Record Information
Version1.0
Creation date2010-04-08 22:08:15 UTC
Update date2019-11-26 03:03:13 UTC
Primary IDFDB008789
Secondary Accession NumbersNot Available
Chemical Information
FooDB Name4-Methylphenol
DescriptionPresent in blackcurrant buds, asparagus, cooked cured pork, black tea, fermented tea, yellow passion fruit juice, malt, peated malt, kumazasa (Sasa albo-marginata), lamb's lettuce, squid and cuttlefish. Flavouring ingredient. 4-Methylphenol is found in many foods, some of which are animal foods, cereals and cereal products, tamarind, and tarragon.
CAS Number106-44-5
Structure
Thumb
Synonyms
SynonymSource
1-Hydroxy-4-methylbenzenebiospider
1-Methyl-4-hydroxybenzenebiospider
4-(Pentafluorosulfanyl)phenolHMDB
4-Cresolbiospider
4-Hydroxytoluenebiospider
4-Methyl phenolHMDB
4-Methyl-phenolHMDB
FEMA 2337db_source
P-CresolChEBI
p-Cresol, 8CIdb_source
p-Cresylatebiospider
p-Cresylic aciddb_source
p-Hydroxytoluenedb_source
P-KresolChEBI
p-Methyl phenolbiospider
p-Methylhydroxybenzenebiospider
P-MethylphenolChEBI
p-Oxytoluenebiospider
p-Toluolbiospider
p-Tolyl alcoholbiospider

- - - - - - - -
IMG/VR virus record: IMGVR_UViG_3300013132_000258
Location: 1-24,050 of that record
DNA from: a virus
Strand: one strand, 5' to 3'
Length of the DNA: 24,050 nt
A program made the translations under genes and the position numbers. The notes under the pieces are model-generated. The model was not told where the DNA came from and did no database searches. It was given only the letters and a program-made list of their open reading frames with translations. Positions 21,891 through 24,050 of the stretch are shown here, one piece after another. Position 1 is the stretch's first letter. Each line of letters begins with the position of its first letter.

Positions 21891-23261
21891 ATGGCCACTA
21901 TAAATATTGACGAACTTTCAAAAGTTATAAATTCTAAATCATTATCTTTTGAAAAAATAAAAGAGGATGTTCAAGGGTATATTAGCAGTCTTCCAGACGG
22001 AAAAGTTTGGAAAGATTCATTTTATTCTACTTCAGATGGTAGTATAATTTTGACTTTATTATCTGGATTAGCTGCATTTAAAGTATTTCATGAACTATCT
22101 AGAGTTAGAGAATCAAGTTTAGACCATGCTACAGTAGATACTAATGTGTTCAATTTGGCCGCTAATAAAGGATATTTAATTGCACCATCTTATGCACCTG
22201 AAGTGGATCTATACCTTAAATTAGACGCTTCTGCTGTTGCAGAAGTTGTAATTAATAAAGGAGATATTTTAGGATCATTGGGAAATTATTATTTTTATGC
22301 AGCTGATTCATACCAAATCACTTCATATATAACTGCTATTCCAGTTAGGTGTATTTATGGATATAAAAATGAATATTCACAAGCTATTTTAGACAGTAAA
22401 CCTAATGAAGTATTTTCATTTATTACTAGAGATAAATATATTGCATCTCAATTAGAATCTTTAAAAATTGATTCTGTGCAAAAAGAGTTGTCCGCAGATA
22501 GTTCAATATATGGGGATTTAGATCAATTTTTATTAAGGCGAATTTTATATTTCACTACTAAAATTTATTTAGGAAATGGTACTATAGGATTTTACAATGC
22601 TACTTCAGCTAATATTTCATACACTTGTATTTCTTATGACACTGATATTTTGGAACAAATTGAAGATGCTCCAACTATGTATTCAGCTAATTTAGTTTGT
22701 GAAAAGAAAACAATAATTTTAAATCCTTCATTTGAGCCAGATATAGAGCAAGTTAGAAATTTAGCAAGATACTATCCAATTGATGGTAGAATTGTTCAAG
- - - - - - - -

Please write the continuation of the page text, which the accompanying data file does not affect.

Para-cresolbiospider
Para-cresylic acidbiospider
Paracresolbiospider
Paramethyl phenolHMDB
Phenol, 4-methyl-biospider
Taurylic aciddb_source
Predicted PropertiesNot Available
Chemical FormulaC7H8O
IUPAC name
InChI IdentifierInChI=1S/C7H8O/c1-6-2-4-7(8)5-3-6/h2-5,8H,1H3
InChI KeyIWDCLRJOBJJRNH-UHFFFAOYSA-N
Isomeric SMILESCC1=CC=C(O)C=C1
Average Molecular Weight108.1378
Monoisotopic Molecular Weight108.057514878
Classification
ClassificationNot classified
Ontology
Physiological effect

Health effect:

Disposition

Route of exposure:

Source:

Biological location:

Role

Indirect biological role:

Environmental role:

Industrial application:

Foods
  • Dairy products
  • Eggs
  • Meats
  • Grains:

    Nuts and legumes:

    Physico-Chemical Properties - Experimental
    Physico-Chemical Properties - Experimental
    PropertyValueReference
    Physical stateSolid
    Physical DescriptionNot Available
    Mass CompositionC 77.75%; H 7.46%; O 14.80%DFC
    Melting PointMp 36°DFC
    Boiling PointBp11 90°DFC
    Experimental Water Solubility21.5 mg/mL at 25 oCYALKOWSKY,SH & HE,Y (2003)
    Experimental logP1.94HANSCH,C ET AL. (1995)
    Experimental pKapKa 10.27 (25°)DFC
    Isoelectric pointNot Available
    ChargeNot Available
    Optical RotationNot Available
    Spectroscopic UV DataNot Available
    Densityd204 1.03DFC
    Refractive IndexNot Available
    Spectra
    Spectra
    EI-MS/GC-MSNot Available
    MS/MSNot Available
    NMRNot Available
    ChemSpider ID13839082
    ChEMBL IDCHEMBL16645
    KEGG Compound IDC01468
    Pubchem Compound ID2879
    Pubchem Substance IDNot Available
    ChEBI ID17847
    Phenol-Explorer IDNot Available
    DrugBank IDDB01688
    HMDB IDHMDB01858
    CRC / DFC (Dictionary of Food Compounds) IDDXH45-J:DXH45-J
    EAFUS ID772
    Dr. Duke IDCRESOL|P-CRESOL
    BIGG IDNot Available
    KNApSAcK IDC00002645
    HET IDPCR
    Food Biomarker OntologyNot Available
    VMH IDNot Available
    Flavornet ID106-44-5